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More than 50 Texas Democratic state lawmakers have now been locked in a hotel in Washington, DC, for more than a week.
Democrats have fled their state to deny Republicans a quorum in an attempt to block voting restrictive measures in an ongoing special legislative session.
While in Washington, Texas lawmakers are fighting an uphill battle to get Congress to pass federal voter protections – and now face an outbreak of groundbreaking coronavirus cases within them.
State Representative Gina Hinojosa of Austin is one of the Democrats from Texas in Washington.
She said there was a lot about this situation that she didn’t see coming. On the one hand, she has school-aged children and she promised them that she would be there this summer.
“I had to break those promises to my children,” she said. “I didn’t expect that. I didn’t expect to be here. I expected to be with my family. But this fight is so important.”
Texas Democrats are currently fighting on two fronts:
- They block legislation that among its provisions would crack down on 24-hour polling stations and drive-thru and curbside voting, as well as create a number of new criminal penalties related to voting.
- And they’re pushing Washington lawmakers to pass sweeping laws that would make it harder for states to limit access to the ballot.
Hinojosa said pushing for change in the nation’s capital, where Democrats control the White House and Congress, might actually be easier than stopping a bill in Texas.
“Here in Washington we are fighting on a front where we can win,” she said. “In Texas, we don’t have the votes. Republicans are unwilling to work in a bipartisan fashion. The whole premise of their bill is wrong. About the 2020 election that former President Donald Trump and his allies pushed.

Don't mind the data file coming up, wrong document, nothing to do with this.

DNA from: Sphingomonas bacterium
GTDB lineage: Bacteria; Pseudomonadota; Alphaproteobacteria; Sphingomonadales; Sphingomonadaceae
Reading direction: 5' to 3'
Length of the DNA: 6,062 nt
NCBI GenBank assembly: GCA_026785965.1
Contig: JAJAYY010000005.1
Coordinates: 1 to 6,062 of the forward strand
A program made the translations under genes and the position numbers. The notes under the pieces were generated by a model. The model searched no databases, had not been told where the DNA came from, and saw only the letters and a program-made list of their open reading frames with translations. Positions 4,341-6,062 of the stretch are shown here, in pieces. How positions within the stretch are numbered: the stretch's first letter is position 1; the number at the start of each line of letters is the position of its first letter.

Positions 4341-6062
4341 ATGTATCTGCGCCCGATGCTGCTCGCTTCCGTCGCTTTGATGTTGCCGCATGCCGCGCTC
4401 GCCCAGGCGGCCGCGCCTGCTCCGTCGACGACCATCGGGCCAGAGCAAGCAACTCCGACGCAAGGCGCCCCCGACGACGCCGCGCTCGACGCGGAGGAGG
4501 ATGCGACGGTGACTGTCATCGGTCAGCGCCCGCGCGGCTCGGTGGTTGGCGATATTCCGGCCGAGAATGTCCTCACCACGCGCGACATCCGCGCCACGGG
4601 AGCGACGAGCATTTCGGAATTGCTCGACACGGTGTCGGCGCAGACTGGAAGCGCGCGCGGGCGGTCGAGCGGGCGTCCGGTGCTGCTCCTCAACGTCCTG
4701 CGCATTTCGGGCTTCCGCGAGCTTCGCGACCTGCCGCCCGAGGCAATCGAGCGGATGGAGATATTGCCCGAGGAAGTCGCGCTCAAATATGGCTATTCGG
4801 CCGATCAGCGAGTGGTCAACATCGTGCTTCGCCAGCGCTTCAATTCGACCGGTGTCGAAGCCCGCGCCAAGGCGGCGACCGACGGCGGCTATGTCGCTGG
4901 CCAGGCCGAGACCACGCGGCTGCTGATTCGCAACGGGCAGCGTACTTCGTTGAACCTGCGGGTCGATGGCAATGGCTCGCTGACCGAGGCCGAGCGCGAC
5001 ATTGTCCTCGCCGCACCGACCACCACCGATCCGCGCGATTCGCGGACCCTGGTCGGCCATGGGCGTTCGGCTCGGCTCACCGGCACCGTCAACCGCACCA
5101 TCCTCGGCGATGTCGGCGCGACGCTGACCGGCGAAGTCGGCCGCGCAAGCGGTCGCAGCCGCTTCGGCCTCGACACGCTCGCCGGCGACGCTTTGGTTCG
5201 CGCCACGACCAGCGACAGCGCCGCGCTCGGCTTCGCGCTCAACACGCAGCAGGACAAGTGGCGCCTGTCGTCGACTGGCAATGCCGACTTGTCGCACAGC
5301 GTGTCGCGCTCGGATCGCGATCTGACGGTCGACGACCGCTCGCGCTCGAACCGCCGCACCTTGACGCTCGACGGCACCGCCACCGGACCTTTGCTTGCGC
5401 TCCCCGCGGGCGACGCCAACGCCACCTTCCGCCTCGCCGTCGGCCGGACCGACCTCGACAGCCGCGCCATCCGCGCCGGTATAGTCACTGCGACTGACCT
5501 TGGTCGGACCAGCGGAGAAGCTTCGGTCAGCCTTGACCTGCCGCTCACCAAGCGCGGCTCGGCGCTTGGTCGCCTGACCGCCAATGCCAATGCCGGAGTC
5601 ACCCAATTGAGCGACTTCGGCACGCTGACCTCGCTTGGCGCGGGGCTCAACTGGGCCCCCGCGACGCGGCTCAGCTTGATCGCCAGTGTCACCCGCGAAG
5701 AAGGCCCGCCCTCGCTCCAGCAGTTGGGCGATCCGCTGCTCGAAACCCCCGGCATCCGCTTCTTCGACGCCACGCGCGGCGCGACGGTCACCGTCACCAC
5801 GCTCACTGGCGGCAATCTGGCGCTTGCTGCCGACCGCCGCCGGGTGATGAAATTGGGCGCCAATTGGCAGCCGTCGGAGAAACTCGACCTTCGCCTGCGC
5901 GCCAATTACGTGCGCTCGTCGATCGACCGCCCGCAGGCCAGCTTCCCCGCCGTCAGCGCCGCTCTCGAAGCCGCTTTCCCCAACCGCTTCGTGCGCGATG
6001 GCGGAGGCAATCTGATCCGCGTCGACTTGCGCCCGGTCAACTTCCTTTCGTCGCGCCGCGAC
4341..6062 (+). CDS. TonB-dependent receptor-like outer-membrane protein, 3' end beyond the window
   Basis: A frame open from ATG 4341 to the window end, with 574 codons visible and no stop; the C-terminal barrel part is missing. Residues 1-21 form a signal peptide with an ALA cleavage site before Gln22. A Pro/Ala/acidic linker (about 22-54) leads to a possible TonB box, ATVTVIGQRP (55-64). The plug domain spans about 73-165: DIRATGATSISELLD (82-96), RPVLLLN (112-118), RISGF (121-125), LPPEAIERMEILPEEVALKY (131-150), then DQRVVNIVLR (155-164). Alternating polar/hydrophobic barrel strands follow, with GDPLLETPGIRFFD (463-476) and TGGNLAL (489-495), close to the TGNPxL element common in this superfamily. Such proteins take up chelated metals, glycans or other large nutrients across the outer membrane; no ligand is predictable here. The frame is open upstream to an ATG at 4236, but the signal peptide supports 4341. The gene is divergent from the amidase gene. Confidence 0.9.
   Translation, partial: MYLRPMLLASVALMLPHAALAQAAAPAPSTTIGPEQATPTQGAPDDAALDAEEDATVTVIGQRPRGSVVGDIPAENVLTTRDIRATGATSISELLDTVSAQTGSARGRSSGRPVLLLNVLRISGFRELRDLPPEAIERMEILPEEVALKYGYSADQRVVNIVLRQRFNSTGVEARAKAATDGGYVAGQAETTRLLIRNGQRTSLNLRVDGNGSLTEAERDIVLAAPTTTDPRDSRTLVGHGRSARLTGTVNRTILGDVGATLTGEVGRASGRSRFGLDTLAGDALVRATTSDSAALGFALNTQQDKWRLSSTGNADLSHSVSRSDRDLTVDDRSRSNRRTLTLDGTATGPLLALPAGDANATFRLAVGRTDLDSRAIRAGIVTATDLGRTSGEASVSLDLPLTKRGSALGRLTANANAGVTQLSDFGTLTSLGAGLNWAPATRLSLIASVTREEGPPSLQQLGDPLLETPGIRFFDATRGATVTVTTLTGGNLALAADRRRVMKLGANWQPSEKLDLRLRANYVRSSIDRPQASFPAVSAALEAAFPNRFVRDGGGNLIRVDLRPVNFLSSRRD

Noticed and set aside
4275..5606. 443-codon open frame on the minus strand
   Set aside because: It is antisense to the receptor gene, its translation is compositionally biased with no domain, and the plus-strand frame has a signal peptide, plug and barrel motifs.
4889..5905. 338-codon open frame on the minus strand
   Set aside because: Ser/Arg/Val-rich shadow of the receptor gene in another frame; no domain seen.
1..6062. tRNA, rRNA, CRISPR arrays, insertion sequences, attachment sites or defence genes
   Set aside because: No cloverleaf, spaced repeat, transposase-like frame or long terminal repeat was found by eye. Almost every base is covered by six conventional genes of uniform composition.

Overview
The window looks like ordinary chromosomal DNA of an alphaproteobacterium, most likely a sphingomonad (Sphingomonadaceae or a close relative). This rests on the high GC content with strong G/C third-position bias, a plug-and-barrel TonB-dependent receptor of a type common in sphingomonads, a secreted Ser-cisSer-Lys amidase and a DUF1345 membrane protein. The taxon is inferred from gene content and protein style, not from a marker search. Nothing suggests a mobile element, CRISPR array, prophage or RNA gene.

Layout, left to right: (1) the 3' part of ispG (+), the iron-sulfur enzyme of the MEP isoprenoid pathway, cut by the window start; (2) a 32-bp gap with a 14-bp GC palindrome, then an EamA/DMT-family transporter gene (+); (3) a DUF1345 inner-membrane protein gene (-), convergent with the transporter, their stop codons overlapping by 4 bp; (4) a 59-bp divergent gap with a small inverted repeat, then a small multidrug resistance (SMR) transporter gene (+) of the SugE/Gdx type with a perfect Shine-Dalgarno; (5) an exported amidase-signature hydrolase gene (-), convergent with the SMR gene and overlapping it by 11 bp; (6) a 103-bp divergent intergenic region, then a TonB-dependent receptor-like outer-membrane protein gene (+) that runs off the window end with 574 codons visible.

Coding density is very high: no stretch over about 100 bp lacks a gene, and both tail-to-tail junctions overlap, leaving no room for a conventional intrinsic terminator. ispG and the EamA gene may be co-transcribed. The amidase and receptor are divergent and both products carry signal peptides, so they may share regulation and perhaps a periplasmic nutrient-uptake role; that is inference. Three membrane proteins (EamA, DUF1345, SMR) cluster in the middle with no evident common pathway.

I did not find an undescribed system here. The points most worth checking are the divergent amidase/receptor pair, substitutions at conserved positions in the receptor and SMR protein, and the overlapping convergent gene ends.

Texas Republicans have said this whole plan is a waste of everyone’s time.
State Senator Larry Taylor said at a recent press conference that he thought it was a terrible idea for Democrats to spend their time asking Congress to join this fight.
“It’s a tragedy for the people of Texas and it’s an affront to the people of Texas,” he said, “for people from Texas to go to DC and ask them to bring DC to Texas. How many of you think what’s happening in DC is working compared to what we’re doing here in Texas? “
An unclear path ahead
Federal legislation, however, remains at a standstill.
Senate Republicans last month blocked consideration of a sweeping bill called the For the People Act, and Senate Democrats are disagreeing with removing or changing legislative obstruction. The United States House of Representatives has already passed the For the People Act.
Without a change in filibustering, it is virtually impossible for current Democratic voting legislation to be put to a vote in the Senate.
After meeting with Texas Democrats last week, Democratic Senator Joe Manchin said he would not approve of creating a filibuster exception for vote protection.
But Texas State Representative Alex Dominguez said it was still important that they were able to meet with Vice President Harris and Senate leaders.
“I think in the few days we’ve already been here we’ve had a substantial impact in attracting attention and in many ways the conversation at the national level has focused squarely on voter rights. and the types of bills – such as the one Texas is facing – that would take away or frustrate the freedom to vote, ”he said.
Back to Zoom
Democrats in Texas face another hurdle: a growing number of lawmakers testing positive for the coronavirus. Texas House Democrats have said all of their members are vaccinated and, so far, positive cases in Washington have shown no symptoms or only mild symptoms.
The cases, however, reduced their ability to meet people on Capitol Hill. Democratic State Representative Ron Reynolds said they had to move some of that online.
“We are still working diligently on the COVID protocols that we already have in place,” he said. “So while we don’t do as many face-to-face visits, we still have a lot of meetings through Zoom.”
There is also a lack of time. Lawmakers plan to wait for the current special legislative session, which ends in a few weeks. But the Republican Gov. of Texas, Greg Abbott, has all but promised to call another special session as soon as this one ends. He said voting legislation will be back on the agenda.
Dominguez said it was not known what would happen if another special session was called.
“I believe we are ready to stay as long as necessary,” he said. “However, finances and also the lack of our family, our jobs, are certainly important considerations for us.”